How Long Do Pink Eye Symptoms Last?

How long pink eye lasts depends on what type of pink eye you have.

  • Pink eye caused by bacteria: usually takes about 24-48 hours before symptoms start clearing up (with antibiotics).
  • Pink eye caused by a virus: takes anywhere from a few days to two weeks to clear up, depending on the severity of the infection.
  • Pink eye caused by an allergy: normally clears up as the other allergy symptoms lessen.

As long as pink eye symptoms are still present, a person is considered contagious. This is true in all cases of pink eye, except when it’s caused by allergies (which is most common).

So, when it comes to pink eye symptoms in adults, how can you tell if you’re still contagious?

Here are seven signs:

  • Discharge from the eyes
  • Crusty eyelashes and lids
  • Swelling around the eyes
  • Burning sensation
  • Eyes tearing up and watering
  • Red or pink in the whites of the eyes
  • Irritation of the eyes


Pink Eye Symptoms vs Allergies

Pink eye symptoms in adults and allergies appear similar – despite having different causes. Both come with redness in your eye/s and tearing, and both are types of conjunctivitis.

So, what’s the difference between pink eye and allergies? Well, it all boils down to the cause of the inflammation. Allergies are triggered by different irritants (like pollen or animals), while pink eye not caused by allergies is an infection caused by a virus or bacteria.

How to Get Rid of Pink Eye

Naturally, the type of pink eye treatment depends on the type and severity of the infection.
Mild cases of both viral and bacterial pink eye may clear up on their own within a few days, even without medical attention. While allergic pink eye usually clears as soon as the allergic reaction is under control.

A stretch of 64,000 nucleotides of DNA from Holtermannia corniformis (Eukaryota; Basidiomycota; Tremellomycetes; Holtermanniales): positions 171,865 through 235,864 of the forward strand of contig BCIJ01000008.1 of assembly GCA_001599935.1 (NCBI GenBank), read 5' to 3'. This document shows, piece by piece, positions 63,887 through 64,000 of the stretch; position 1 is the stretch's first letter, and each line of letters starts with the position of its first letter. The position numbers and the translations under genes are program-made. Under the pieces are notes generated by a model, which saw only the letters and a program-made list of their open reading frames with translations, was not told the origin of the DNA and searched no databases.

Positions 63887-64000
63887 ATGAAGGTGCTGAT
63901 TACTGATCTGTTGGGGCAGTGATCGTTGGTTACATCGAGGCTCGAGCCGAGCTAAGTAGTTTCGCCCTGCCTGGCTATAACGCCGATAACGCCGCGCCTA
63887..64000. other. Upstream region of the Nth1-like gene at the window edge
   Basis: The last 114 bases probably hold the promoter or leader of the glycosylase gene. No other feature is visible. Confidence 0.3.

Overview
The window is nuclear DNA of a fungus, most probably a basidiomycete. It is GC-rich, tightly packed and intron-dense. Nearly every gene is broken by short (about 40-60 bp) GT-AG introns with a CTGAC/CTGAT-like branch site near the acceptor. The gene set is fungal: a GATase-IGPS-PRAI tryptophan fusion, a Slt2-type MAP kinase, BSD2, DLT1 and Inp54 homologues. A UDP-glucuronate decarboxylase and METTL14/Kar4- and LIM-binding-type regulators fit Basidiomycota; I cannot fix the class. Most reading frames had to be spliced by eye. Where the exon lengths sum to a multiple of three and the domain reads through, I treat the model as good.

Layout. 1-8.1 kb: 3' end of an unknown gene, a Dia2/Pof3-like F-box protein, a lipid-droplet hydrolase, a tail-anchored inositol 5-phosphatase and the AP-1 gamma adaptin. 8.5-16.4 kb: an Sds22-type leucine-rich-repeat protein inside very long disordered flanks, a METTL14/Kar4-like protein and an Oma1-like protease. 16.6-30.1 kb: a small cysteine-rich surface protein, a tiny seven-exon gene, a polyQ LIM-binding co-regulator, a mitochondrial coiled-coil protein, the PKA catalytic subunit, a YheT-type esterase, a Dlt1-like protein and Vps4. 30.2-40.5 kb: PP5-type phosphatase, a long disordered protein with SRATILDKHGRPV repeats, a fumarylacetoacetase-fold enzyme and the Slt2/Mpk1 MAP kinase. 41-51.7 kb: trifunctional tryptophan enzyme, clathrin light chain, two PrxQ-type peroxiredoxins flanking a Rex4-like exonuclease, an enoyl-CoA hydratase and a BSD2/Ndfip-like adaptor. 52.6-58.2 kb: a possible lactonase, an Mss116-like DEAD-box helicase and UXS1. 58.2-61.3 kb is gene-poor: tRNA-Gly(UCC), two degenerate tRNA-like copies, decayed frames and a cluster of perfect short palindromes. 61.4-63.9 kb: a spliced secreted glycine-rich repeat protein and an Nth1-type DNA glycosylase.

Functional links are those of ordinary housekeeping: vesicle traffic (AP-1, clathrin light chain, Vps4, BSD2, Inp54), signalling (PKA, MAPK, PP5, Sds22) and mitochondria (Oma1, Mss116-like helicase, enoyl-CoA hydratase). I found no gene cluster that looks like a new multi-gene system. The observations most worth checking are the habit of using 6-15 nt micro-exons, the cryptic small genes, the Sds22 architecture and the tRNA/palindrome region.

As the condition heals, the following can be used to ease discomfort:

It’s also advisable to do the following:

In more severe cases a doctor may prescribe the following medication:

  • Antibiotic eye drops to clear bacterial infections.
  • Antiviral medication to fight a viral infection (like herpes).

When to See a Doctor

Eye redness could be a symptom of serious eye conditions. These conditions may cause eye pain, feeling like something is stuck in your eye, blurred vision, and light sensitivity. If you are experiencing these symptoms, you should seek urgent care.

People who wear contact lenses should stop wearing their contacts as soon as pink eye symptoms begin. If your symptoms don’t start to get better within 12-24 hours, make an appointment with your eye doctor to make sure you don’t have a more serious eye infection related to contact lens use.

Make an appointment with a doctor (from anywhere) using the Air Doctor app now.  


Jenny Cohen Drefler

Jenny Cohen Derfler

Air Dr CEO & Co-Founder

Jenny is the CEO and one of the Co-Founders at Air Doctor. She spent more than 20 years at Intel, most recently as general manager of its manufacturing facility in Israel and before that in various engineering and manufacturing roles in Silicon Valley. Air Doctor is her second startup having previously founded electric vehicle company ElectRoad.